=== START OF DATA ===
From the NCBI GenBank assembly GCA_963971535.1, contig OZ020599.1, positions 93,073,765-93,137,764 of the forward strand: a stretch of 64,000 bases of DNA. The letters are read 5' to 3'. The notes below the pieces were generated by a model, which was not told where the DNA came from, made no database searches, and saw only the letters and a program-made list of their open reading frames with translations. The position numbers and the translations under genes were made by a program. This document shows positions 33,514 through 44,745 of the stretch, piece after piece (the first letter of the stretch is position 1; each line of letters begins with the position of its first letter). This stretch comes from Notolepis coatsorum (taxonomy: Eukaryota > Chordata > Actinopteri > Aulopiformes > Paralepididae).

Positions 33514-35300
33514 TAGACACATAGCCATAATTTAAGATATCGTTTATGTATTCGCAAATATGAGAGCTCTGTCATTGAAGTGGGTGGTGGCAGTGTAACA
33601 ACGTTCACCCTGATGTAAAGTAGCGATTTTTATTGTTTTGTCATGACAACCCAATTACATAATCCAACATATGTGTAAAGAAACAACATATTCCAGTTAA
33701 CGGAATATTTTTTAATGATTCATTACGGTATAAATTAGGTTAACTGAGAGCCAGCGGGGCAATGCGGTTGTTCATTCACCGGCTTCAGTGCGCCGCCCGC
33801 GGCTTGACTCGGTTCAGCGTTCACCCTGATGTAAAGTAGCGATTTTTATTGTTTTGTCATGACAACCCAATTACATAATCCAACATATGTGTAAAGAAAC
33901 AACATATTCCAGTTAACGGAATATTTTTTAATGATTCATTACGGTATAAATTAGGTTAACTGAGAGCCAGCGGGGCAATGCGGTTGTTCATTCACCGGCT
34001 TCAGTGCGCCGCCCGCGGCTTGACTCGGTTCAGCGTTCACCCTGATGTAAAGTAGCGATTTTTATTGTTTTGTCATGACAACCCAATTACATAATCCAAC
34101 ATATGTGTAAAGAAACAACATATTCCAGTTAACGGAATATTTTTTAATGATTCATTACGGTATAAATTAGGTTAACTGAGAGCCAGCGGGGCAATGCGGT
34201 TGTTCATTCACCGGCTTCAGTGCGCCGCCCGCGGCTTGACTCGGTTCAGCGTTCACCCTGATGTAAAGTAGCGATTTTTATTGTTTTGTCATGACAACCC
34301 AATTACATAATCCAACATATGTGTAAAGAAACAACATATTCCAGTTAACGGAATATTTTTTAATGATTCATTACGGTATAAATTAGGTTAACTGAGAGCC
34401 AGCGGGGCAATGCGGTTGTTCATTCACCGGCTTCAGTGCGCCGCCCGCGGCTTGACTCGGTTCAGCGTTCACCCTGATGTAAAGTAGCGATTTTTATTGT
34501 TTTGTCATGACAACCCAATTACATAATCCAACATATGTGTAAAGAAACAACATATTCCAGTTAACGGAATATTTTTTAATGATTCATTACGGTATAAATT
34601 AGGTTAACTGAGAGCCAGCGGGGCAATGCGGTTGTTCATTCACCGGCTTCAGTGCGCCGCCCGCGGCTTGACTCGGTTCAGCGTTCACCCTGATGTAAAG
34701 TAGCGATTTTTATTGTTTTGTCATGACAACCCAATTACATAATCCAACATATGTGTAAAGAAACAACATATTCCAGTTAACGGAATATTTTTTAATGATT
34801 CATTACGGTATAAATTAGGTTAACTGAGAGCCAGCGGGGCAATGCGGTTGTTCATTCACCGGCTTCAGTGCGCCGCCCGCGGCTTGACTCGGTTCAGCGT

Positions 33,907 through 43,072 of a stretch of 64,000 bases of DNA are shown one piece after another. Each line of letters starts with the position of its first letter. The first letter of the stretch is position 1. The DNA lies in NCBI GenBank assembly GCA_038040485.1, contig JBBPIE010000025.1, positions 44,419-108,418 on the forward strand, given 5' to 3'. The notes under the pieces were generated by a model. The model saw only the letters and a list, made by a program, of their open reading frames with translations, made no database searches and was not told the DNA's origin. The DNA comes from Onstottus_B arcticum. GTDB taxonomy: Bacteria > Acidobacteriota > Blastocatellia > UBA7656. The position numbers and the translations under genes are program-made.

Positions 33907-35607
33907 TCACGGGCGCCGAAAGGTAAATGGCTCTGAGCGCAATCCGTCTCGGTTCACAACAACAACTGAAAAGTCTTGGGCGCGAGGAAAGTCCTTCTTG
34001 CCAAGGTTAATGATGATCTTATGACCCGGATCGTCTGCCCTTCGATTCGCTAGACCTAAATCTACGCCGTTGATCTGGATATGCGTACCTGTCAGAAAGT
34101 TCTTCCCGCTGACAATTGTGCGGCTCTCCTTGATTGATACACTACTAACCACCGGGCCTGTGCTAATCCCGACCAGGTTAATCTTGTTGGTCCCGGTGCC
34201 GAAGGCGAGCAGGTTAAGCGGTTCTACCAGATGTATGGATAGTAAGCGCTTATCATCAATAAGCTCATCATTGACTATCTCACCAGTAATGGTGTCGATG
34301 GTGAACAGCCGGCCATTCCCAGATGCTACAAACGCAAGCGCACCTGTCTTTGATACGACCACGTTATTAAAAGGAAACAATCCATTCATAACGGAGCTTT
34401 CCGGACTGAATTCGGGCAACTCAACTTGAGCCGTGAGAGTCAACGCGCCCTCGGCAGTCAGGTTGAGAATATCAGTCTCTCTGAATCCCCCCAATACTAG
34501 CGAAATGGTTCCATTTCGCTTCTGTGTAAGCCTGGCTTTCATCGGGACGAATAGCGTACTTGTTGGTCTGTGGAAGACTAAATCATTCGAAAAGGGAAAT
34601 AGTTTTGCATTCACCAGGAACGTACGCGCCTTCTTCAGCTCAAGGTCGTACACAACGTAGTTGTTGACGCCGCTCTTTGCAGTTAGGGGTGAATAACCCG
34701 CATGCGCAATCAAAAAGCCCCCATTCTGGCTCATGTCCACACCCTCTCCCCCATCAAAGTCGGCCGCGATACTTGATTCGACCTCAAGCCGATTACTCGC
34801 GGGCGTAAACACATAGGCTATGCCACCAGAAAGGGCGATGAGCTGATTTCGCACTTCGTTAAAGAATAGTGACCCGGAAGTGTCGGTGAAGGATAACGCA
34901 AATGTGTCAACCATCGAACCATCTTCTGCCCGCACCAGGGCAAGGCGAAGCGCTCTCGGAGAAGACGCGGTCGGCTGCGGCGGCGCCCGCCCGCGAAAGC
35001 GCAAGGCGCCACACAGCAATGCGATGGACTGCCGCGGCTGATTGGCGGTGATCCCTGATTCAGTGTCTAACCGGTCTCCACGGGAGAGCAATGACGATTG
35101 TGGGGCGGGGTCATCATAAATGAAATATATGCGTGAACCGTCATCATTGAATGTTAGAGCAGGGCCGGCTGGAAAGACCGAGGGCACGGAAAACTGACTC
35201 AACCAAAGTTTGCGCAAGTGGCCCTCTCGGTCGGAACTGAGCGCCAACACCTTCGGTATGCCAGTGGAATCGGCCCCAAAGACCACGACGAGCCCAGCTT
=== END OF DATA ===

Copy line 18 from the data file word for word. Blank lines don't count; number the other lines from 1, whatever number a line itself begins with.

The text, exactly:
Positions 33907-35607